That left the short term, however, still to take care of, both for the Continent's sake, and now for Britain's own. Frustrated in his efforts to carry through stronger legislation for this purpose, it was natural that Harcourt should turn to the police. The London Metropolitan Police (unlike provincial forces) was under his direct executive control, which meant that he did not need parliamentary sanction to deploy it against suspected terrorists. This was what was done. In March 1881 a section of the detective department was given the task of keeping a watch on foreign socialists. Then two years later an 'Irish Branch' was formed to tackle the Fenian menace. Plain-clothes men were also brought over from Ireland, under a man called Jenkinson who was more practised than the more scrupulous British police in the use of secret agents and spies. They got on badly together. The London police regarded Jenkinson's methods as immoral, while Jenkinson called theirs naive. In the end Jenkinson had to resign, and the two sections were combined into a single all-purpose political police agency now known as the 'Special Branch'. That happened in 1887: which means that the modern Special Branch (if it has the time to) can celebrate its centenary next year.
The origina1 Special Branch had two functions. The first was to be ready for any revival of the Fenian threat. The second was to reassure continentals that their exiles could do no harm to them from their exile in Britain, despite the laxity of her laws. Even the fieriest revolutionary could pose no danger to anyone while he was under the eagle eve of 'The Branch', which could be trusted to pass any reliable intelligence of conspiracies on to his enemies. That point was repeatedly made from the 1880s onwards to Britain's foreign critics, who came to accept it eventually. The Metropolitan Police acquired an enviable reputation abroad for effectiveness in this field. They were Britain's substitutes for new laws and international procedures against terrorism which are commonplace today, but were regarded as unacceptable by the far more liberal Victorians.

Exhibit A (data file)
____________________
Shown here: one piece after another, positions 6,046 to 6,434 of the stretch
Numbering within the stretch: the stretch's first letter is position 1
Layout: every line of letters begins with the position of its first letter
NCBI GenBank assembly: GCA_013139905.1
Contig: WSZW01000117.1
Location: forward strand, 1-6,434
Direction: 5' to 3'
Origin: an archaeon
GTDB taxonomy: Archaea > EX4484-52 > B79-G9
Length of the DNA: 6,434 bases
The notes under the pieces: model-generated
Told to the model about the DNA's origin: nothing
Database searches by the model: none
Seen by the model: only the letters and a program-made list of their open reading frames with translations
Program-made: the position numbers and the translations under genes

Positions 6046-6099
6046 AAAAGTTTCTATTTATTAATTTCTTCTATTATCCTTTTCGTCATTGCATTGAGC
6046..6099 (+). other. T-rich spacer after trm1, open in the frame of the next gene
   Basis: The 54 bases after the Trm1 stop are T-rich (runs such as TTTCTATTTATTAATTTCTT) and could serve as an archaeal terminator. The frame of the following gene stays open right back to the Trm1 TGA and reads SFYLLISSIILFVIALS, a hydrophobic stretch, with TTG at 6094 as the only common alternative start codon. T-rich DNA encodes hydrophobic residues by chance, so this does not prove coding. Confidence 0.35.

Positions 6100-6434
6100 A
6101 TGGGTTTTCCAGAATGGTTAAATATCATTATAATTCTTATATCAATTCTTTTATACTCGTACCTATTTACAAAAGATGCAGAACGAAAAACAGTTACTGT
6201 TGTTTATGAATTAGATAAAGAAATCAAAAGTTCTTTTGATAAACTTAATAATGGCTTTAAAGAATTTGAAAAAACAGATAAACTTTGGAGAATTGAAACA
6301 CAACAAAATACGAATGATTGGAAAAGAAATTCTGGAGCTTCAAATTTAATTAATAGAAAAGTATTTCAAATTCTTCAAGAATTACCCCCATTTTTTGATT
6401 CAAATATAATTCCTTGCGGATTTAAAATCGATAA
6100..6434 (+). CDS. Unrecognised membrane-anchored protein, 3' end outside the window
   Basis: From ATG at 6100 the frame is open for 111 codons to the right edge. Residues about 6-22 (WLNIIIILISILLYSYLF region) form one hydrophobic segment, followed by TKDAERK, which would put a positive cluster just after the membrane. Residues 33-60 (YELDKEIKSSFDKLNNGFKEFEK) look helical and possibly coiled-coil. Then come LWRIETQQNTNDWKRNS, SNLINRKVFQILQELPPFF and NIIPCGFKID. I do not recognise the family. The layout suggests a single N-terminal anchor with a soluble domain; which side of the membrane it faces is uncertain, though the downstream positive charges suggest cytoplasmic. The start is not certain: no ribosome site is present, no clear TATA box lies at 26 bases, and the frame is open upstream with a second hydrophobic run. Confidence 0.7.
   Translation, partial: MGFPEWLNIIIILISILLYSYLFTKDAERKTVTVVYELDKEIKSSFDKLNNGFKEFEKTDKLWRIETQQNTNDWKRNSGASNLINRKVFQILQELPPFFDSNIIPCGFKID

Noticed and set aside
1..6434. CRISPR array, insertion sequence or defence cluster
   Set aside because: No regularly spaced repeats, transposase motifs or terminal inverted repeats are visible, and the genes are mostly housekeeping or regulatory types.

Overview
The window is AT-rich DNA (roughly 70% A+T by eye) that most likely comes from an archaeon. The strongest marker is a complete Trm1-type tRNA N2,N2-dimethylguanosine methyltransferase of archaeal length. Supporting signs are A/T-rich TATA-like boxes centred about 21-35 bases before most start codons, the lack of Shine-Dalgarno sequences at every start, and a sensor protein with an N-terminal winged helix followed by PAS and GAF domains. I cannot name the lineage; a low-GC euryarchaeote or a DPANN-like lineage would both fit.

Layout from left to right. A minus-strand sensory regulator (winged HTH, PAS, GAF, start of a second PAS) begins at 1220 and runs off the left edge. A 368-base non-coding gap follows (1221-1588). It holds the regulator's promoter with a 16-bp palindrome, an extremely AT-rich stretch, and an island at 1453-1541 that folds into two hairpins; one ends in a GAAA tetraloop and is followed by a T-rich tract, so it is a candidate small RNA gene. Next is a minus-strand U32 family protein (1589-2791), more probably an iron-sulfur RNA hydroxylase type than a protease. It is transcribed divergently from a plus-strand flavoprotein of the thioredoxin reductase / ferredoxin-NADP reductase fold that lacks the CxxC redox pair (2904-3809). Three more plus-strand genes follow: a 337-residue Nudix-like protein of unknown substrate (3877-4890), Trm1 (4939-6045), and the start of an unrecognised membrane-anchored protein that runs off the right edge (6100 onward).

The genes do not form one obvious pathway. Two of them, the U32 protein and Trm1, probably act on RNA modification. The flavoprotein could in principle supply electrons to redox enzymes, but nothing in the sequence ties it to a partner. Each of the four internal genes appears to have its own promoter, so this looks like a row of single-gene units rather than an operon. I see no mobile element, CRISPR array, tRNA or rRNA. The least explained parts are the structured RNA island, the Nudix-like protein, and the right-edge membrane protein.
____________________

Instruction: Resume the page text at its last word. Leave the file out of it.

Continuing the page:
The Special Branch was not the ideal solution from a liberal point of view. It had been more commonly known about it might have been as highly disapproved of in late Victorian Britain as the alternatives. There was a widespread feeling at the time against detective police forces generally, which was even more pronounced when their targets were political. The reason why the Special Branch was sanctioned in spite of this was that its activities could be kept secret. But secrecy works in two ways. It also provided an opportunity for the Branch to act illiberally, if it wished. There is circumstantial evidence to suggest that sometimes it did. At worst, it may have 'provoked' some of the crimes it was credited with solving. This was a constant temptation, as successive police chiefs themselves acknowledged. As well as this, the Branch used its privileged position to diversify into other areas beyond strict counter-terrorism. The result of this was that by l914 it had in its files, as well as Fenians and anarchists, the names of suspected spies, colonial nationalists, suffragettes, syndicalists, pacifists, and men and women with unconventional views about sex.
All this, however, was mild by comparison with what probably goes on today. One way or another terrorism eventually drags every nation down, but it does not seem to have dragged Victorian Britain down quite as far as some of her neighbours. Britain's best security then was still supposed to lie in her liberalism, which would require more than a few bombs and assassinations to justify the betrayal of. That, at least, was her public stance; though in private her governments sometimes had their doubts.
Today that view seems more than a little innocent: but then we live in more worldly-wise times. Britain's anti-terrorist laws are tougher than most, and the agencies enforcing them a power in the land. We berate America for precisely the same reasons that we were berated by continental governments in the nineteenth century, and in turn are met with the same arguments we employed then. We have become far less tolerant and liberal in this regard, even if we may be more so in others, like sex. This may be inevitable, and realistic, but it is also sad. Victorian liberal capitalism throve on a vision of a world in which freedom was its own best defence. Now that freedom has to be seriously compromised, they tell us, in order to survive.